Tagged "walking on a leash"

How To Walk Your Cat On A Leash

Posted by CLAWGUARD Products on

This may seem like an odd blog post, but CLAWGUARD sells protective tape products to shield window sills and furniture from cat claw damage AND because we saw a cat walking on a leash we wondered how to walk your cat on a leash was accomplished!

We talked with someone who walks her cat on leashes to find out why and how she made it happen.

First the why you’d walk your cat on a leash

We found out some cats, definitely not all, are curious about the outdoors and may eventually take to a leash. Their curiosity may win out and they will allow you to put them in a harness and on a leash.

Spending time out of doors, in the grass and chasing bugs and simply being a cat is beneficial (again, for the cat who enjoys it) If your cat is scared of the out-of-doors, don’t force it.

You don’t need to actually “walk” the cat on the leash the same way you’d walk a dog. Fido enjoys long walks through the neighborhood, Fluffy probably won’t be interested. The “walking” is optional, it’s more about allowing the cat to safely explore.

How to walk a cat on a leash

  1. Get them accustomed to a harness by letting them see it, play with it, kick it around. Don’t bring a harness home and try to put your cat in it -- he will get stressed and you will probably get scratched. Slow and steady wins the race as cats aren’t typically known for being fond of clothing.
  2. Gently put your cat into the harness while you’re indoors and relaxed. If she’s sleeping on your lap, slowly put the harness on. She will wake up and she just might not be too happy, so plan on taking your time and easing her into it. Be advised it could take days or weeks OR you might have a cat who will never want to wear a harness. Cats are finicky like that!
  3. Once the harness is on, let your cat walk around the house and get accustomed to it. Be prepared for your cat to walk oddly -- all hunched up, for example. Your cat might even take a couple of steps then fall over. He may crouch to the ground and act as if the harness is weighing him down. Again, be patient and give him time to get accustomed to it.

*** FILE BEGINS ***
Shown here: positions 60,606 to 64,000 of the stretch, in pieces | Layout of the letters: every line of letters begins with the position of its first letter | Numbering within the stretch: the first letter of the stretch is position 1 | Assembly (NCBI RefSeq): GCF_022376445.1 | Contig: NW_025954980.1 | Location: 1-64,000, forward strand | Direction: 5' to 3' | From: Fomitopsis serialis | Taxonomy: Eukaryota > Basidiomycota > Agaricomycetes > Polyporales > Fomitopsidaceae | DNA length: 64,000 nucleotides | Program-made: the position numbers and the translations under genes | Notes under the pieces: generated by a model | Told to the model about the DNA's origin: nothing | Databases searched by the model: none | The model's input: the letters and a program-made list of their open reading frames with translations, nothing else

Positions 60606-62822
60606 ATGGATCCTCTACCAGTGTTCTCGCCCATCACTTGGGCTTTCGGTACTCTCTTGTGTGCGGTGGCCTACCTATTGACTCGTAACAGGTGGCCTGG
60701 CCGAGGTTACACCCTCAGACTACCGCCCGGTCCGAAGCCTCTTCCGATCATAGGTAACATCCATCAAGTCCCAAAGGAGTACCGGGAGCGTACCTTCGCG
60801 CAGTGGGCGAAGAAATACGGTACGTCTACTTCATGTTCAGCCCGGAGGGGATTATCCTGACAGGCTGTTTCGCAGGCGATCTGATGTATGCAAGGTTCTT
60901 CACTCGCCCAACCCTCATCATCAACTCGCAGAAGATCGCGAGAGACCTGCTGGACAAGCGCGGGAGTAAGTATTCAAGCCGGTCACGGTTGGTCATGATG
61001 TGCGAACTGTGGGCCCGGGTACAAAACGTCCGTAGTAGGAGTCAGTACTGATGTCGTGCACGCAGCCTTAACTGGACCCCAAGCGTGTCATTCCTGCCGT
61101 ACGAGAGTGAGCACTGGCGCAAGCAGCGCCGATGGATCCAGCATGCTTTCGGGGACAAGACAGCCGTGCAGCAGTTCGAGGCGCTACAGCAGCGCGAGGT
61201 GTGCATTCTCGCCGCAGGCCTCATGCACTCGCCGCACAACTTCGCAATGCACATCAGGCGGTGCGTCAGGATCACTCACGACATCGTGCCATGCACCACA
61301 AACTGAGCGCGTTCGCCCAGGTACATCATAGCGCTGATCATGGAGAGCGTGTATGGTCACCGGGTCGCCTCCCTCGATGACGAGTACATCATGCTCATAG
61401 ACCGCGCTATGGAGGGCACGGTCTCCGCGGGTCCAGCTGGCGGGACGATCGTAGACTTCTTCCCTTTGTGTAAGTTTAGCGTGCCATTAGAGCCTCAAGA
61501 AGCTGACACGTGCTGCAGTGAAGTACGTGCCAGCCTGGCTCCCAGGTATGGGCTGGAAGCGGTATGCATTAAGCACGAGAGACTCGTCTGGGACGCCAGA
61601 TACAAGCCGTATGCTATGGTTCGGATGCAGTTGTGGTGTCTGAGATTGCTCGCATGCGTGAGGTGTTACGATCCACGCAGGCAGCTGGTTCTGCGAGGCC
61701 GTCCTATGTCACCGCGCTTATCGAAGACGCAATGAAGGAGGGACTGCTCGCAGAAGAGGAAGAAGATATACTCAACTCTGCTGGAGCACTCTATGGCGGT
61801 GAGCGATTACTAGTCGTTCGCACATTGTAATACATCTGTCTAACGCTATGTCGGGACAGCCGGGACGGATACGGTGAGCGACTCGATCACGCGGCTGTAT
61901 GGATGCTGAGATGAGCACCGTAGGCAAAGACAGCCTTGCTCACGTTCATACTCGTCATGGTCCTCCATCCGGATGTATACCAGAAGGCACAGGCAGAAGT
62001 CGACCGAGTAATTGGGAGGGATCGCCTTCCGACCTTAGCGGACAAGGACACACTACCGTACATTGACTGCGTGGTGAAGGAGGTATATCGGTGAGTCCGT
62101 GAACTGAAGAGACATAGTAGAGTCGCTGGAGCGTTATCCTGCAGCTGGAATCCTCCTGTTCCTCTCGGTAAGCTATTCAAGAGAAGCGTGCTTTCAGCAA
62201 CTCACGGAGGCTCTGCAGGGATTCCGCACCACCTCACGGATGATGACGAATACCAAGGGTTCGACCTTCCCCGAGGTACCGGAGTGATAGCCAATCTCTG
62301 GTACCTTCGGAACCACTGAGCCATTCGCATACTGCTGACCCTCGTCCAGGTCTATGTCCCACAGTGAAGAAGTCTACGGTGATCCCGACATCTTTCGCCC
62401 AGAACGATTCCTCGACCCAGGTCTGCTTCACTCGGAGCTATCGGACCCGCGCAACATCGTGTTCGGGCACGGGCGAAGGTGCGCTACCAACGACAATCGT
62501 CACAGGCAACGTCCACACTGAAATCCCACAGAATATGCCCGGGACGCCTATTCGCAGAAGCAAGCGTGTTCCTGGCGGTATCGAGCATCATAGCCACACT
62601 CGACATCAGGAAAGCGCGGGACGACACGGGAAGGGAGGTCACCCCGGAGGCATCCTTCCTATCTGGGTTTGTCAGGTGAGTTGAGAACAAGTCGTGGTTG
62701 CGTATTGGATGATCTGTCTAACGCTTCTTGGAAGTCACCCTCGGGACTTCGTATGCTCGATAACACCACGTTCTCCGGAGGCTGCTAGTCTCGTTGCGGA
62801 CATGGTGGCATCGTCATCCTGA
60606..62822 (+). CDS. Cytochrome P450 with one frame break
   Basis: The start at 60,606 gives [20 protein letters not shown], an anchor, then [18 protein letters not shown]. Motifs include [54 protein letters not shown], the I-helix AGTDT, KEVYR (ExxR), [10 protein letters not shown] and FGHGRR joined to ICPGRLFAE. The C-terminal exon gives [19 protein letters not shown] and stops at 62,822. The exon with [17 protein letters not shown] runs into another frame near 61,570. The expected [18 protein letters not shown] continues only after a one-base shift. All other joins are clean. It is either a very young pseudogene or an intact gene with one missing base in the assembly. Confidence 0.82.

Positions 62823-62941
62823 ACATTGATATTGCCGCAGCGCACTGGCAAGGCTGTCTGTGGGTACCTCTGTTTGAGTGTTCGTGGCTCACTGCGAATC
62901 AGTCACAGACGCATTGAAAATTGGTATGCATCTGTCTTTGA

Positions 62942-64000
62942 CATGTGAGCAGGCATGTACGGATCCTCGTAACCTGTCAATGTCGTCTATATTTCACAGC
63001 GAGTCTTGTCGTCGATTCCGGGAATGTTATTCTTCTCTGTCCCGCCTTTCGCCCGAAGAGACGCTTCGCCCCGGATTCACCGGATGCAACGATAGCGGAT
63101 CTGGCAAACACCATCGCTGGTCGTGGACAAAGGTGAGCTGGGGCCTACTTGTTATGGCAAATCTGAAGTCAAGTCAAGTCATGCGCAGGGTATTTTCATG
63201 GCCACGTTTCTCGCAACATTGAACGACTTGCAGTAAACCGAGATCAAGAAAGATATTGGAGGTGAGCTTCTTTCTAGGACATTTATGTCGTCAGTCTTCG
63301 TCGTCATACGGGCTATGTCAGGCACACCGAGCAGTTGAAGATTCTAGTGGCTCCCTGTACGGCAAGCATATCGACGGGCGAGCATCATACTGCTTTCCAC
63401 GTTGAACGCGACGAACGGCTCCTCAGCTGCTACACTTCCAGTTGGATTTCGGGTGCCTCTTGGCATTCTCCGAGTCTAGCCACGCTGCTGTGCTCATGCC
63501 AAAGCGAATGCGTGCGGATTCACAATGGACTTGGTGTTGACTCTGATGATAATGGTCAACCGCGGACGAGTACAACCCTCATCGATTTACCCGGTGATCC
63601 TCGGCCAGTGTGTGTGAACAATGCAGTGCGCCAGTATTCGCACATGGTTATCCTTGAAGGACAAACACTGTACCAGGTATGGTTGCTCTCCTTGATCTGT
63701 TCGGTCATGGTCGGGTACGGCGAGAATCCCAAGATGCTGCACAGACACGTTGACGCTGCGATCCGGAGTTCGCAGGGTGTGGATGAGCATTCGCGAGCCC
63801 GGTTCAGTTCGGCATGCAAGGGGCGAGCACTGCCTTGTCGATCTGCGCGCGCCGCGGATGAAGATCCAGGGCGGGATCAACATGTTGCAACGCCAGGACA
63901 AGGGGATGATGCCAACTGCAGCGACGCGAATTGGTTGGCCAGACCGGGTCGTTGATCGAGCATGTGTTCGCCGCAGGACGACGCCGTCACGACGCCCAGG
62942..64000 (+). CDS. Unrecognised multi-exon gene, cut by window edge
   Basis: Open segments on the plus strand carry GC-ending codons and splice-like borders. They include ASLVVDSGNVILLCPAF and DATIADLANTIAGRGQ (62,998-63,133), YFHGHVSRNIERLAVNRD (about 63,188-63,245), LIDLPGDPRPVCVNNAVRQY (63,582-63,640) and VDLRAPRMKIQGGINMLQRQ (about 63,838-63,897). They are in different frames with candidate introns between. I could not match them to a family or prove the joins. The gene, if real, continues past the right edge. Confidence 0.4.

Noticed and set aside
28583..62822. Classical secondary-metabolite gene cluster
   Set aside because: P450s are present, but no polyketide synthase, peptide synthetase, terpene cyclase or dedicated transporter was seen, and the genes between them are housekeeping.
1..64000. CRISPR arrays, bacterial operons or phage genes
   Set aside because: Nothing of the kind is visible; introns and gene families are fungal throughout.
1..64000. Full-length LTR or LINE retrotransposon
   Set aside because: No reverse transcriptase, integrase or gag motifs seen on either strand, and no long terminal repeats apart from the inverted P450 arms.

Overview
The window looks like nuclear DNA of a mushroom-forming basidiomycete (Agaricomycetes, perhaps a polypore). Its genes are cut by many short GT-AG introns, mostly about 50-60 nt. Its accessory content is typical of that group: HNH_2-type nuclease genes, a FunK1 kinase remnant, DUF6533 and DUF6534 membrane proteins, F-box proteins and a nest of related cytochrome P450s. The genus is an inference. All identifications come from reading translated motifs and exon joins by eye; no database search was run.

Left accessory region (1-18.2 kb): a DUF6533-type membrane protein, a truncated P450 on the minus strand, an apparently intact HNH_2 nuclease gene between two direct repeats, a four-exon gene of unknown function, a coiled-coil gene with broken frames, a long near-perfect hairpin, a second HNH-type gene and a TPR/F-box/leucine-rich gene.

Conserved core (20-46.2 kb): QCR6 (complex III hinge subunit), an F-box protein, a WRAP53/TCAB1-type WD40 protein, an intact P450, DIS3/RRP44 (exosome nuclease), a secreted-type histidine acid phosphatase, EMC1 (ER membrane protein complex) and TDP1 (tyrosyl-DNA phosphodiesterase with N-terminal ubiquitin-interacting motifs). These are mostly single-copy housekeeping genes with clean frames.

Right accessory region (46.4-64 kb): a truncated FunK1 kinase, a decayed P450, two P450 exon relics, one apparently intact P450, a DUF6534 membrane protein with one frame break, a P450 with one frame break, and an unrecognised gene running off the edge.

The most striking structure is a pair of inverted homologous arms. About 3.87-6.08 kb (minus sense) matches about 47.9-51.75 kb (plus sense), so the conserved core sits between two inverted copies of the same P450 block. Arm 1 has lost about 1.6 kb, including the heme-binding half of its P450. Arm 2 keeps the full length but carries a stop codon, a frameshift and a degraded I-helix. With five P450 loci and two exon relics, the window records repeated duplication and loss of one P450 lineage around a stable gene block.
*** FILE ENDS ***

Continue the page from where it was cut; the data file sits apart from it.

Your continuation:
4. After your cat has worn the harness and is walking around with it and seems comfortable you can now try to snap on a leash and walk him. Chances are your cat will not “heel.” Some cats will, most can’t won’t. Don’t drag your cat or force her to walk. Let her drag the leash around inside the house, attached to the harness, and get accustomed to its weight. The leash is a safety measure for when your cat makes his way outdoors.
  5. Carry your cat outdoors or allow her to walk with you holding onto the leash. Let her explore. Don’t leave her outside alone. Always make certain she is firmly and safely inside the harness. Be aware that street noises, a car driving past, people shouting, a lawn mower, etc. could scare your cat and make her bolt. Never let go of the leash and stay in close proximity.

If your cats want to go outdoors, but won’t tolerate a harness or leash, consider setting up a large dog carrier that is fully enclosed. Remove the bottom tray and let your cats feel the grass and earth beneath their feet and the sun on their bodies. Please note that if your cats get a taste for the outside, they may be more prone to bolting toward the door when you open it -- be careful and ever vigilant.

Cats who are allowed out of doors should be microchipped or wear safety collars with your name and phone number on it.  Cats who never experience the outside can be given a taste of it by providing them with a patch of “cat grass” indoors, giving them a sunny place upon which to sleep and opening the windows to give them a chance to breath in fresh air.

Just as dogs develop destructive behaviors when not given enough exercise or attention, so too can cats. Make certain your cats have mental stimulation and exercise. Give them a toy to chase, a puzzle game to dispense their food and let them be house cats if that is what makes them most comfortable and happy.

CLAWGUARD builds shields that help protect homes from damage caused by dogs and cats. Products include door shields, couch guards, and universal protective tape that protects commonly scratched areas like window sills, furniture, banisters, weatherstripping and more.   


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